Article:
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Skweemish

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Skweemish last won the day on September 9 2019

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  1. So I don't work in a law firm, but everything I do is pretty directly transferable to firm work in my area. I work in tax law, specifically sales tax. I had been interested in tax law from my first day of law school because, among other things, I had read on this very forum how weird it and opaque it can be and I was like: Dat me. So I went through law school, took every tax course I could, loved every single one of them, failed to get a 2L job, eventually got an articling position at a tax litigation boutique, and then hopped over to an accounting firm to do planning/advisory work.
  2. Strongly agree. Third year was my favourite year! I took so many fun courses: corporate tax, secured transactions, sale.. of.. Oh, I'm just boring.
  3. Sales tax work is chugging along - but I assume that is because about nine people do it. Mind I'm not in a law firm anymore, so my experience is probably not standard.
  4. And if not, we have significantly bigger problems! So it's win-win.
  5. I knew I was drawn to this thread for a reason.. someone mentioned the Dark Place (Jk I like Moncton, but I'm a boring white guy so)
  6. So my job is Lawyer Adjacent, and I jumped out literally the first moment I could (first year call). I work as a Sales Tax specialist at a large accounting firm. I can't remember the last time I worked more than 40 hours in a week (lol jk yes I can, it was while articling), and nothing about what I do now is really any different from what any other Sales Tax person would be doing.
  7. Hey, so I was actually in a very similar boat. Let me explain: I have a background in psychology. I applied to law school and, by complete accident, ended up becoming very interested in tax. I made it clear in every interview I had I wanted to do tax, and I can tell you people were turned off by that idea (minus the tax practitioners) because I didn't have a background that would make my transition "smooth." I persisted. I took on a research gig with my tax professor, took every tax course I could, and I actually ended up articling at a tax litigation boutique. I was told after my interview that the reason they wanted me was because I was clearly passionate about tax, and that's the most important factor to them. You have to want to do it. I didn't end up staying at that firm (for a number of reasons - you can probably suss it out from my post history), but I stayed in tax. I now do GST/HST planning/advising (and some light objection work) for an accounting firm, and couldn't be happier. If you'd like to chat about this more, please PM me. Always happy to chat with tax people edit: I should note I was a bog standard average as hell student, with Bs and a few B+'s (and one C - goddamn admin law) so it wasn't like my application package was extraordinary. I'm just a tax nerd.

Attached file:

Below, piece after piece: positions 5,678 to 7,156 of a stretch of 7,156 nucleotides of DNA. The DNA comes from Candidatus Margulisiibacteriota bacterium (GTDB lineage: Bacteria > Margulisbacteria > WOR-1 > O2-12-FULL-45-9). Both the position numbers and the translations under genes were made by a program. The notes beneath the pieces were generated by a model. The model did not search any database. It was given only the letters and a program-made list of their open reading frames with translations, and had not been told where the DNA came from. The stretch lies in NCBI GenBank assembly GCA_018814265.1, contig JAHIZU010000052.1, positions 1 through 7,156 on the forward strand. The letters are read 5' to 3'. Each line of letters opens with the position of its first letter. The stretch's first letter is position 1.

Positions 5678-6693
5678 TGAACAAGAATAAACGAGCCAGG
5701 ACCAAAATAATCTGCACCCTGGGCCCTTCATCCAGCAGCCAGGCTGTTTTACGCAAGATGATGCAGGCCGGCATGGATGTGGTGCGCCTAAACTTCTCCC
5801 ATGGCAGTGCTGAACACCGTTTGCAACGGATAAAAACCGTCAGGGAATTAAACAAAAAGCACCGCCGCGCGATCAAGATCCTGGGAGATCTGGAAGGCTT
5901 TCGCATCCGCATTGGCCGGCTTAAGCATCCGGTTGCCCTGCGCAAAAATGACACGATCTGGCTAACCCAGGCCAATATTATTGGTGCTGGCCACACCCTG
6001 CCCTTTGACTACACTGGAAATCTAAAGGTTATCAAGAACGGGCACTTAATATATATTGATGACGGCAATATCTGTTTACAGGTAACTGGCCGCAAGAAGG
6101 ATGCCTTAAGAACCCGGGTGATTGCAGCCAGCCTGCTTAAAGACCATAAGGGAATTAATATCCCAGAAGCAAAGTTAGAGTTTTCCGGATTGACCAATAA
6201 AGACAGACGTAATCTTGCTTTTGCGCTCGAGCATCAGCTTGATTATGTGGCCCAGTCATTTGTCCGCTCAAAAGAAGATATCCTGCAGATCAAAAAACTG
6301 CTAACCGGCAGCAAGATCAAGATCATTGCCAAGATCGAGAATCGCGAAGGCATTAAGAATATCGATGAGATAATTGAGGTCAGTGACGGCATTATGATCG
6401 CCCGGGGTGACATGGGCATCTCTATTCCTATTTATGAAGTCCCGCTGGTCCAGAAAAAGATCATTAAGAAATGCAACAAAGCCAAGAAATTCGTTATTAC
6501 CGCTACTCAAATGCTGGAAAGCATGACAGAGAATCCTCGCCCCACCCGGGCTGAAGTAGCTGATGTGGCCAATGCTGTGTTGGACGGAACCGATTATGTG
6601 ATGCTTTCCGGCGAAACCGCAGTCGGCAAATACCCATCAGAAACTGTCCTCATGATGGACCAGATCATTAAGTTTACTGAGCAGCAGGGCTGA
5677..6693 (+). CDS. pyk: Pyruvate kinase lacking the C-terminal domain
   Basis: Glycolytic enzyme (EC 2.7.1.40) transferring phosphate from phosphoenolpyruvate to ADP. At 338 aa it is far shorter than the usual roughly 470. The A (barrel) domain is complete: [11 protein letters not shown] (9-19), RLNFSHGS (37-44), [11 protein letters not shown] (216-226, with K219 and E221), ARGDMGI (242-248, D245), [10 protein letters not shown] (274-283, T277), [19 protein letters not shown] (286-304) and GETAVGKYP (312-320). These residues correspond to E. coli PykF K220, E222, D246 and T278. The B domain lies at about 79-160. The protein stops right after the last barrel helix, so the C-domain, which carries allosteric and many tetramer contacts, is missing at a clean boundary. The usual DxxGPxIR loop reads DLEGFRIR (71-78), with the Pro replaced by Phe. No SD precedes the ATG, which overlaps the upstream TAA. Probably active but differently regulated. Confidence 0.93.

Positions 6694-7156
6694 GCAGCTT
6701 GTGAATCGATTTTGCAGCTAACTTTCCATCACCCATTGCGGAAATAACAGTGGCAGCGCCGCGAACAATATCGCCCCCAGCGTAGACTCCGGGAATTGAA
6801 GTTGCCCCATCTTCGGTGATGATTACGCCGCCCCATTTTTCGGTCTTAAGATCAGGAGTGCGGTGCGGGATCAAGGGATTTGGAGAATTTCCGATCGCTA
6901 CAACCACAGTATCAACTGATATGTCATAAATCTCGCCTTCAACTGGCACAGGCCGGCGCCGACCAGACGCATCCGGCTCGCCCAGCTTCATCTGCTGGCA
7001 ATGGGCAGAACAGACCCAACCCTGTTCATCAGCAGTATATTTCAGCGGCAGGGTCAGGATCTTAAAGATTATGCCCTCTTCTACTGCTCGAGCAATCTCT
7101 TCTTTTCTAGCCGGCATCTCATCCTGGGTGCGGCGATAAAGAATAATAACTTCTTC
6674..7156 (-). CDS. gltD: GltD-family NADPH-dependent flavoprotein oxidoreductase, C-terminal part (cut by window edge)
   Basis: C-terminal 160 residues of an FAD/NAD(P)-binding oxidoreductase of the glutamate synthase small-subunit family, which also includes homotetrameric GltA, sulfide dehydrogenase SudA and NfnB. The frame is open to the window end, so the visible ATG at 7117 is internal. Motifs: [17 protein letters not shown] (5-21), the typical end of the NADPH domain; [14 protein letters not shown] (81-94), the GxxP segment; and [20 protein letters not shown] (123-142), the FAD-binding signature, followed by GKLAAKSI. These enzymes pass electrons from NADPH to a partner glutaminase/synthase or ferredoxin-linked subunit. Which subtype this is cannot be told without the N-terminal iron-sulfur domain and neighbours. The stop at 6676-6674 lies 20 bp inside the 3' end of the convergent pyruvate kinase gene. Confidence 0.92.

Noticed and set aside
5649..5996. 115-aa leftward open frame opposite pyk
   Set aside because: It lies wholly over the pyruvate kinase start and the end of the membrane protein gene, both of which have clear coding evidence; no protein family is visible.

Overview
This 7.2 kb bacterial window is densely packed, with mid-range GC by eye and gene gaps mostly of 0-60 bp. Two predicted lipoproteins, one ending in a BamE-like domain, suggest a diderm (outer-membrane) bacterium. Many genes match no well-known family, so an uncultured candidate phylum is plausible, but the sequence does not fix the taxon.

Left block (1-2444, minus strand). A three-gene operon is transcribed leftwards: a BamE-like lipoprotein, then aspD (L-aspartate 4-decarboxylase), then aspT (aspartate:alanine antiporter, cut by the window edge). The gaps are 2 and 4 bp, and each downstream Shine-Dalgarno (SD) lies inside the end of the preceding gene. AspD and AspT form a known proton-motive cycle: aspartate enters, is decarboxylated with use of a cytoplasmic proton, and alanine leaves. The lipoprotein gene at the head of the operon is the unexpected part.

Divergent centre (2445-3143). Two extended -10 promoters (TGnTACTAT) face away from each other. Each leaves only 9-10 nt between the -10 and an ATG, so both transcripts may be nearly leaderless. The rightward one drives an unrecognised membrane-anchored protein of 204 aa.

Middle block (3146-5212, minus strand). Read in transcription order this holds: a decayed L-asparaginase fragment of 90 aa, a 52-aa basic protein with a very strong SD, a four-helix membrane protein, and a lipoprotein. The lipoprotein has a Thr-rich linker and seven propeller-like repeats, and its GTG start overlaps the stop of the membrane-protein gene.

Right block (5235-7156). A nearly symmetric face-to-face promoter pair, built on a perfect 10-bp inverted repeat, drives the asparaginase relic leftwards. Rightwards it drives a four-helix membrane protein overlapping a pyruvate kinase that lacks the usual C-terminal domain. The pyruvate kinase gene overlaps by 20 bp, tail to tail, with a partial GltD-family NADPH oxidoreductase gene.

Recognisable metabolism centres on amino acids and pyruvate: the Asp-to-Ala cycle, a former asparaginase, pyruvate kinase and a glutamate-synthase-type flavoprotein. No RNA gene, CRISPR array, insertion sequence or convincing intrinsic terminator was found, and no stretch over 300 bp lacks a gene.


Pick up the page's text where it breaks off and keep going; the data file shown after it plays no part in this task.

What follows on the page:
8. Oh my apologies, the FCA version is the right one. Regardless, having both is useful.
  9. While I work (pretty much exclusively) in GST/HST, I am not working for you, merely providing information and opining on some tax matters. You should take a look at the Merchant Law Group gst/hst case on the TCC's website, which goes over some of the questions around agency and GST/HST in the context of lawyers. The CRA, generally, does a good job of taking these areas of law and creating digestible content from them, but likely not in the depth that a lawyer may find sufficient. Happy to chat about it a bit more if you would like, but obviously a bit uncomfortable doing so in an open forum haha.
  10. It doesn't help that I didn't clarify the difference between my gross and my net 😥
  11. Exactly. For example, while rent where I live is relatively high, I don't need a car. No car payments. No gas. No parking. No insurance. That's literally hundreds of dollars per month saved. Enough that, if I ever need a car, I could justify a rental, or a car share.
  12. Or lived in New Brunswick 🙃 (I have peers who gross $36k per year in places like Miramichi)
  13. So my salary is roughly $66,000 which in Halifax dollars ends up being around 4k per month. East Coast salaries are bad. Sadly, I'm earning more than most of my peers at my level (1st year call). Edit: I realize that I wasn't clear: the guy's take home was $4k! Not like, gross income.
  14. So I was in a meeting with a partner at the accounting firm I'm now working for. He's an audit guy, I think he's an equity partner as well. We're talking about a client on a director's liability matter. We're looking through the budget that the client provided, which shows a $1,500 per month deficit between income and expenses. The guy is completely screwed. So, in passing, we discuss what could be cut, what was necessary, etc. Finally, the partner looks at me and says "his income is only $4,000 per month.. no one could live in Halifax at $4,000 per month!" I did not tell him I make less than that (after very modest RRSP contributions) and live incredibly comfortably.
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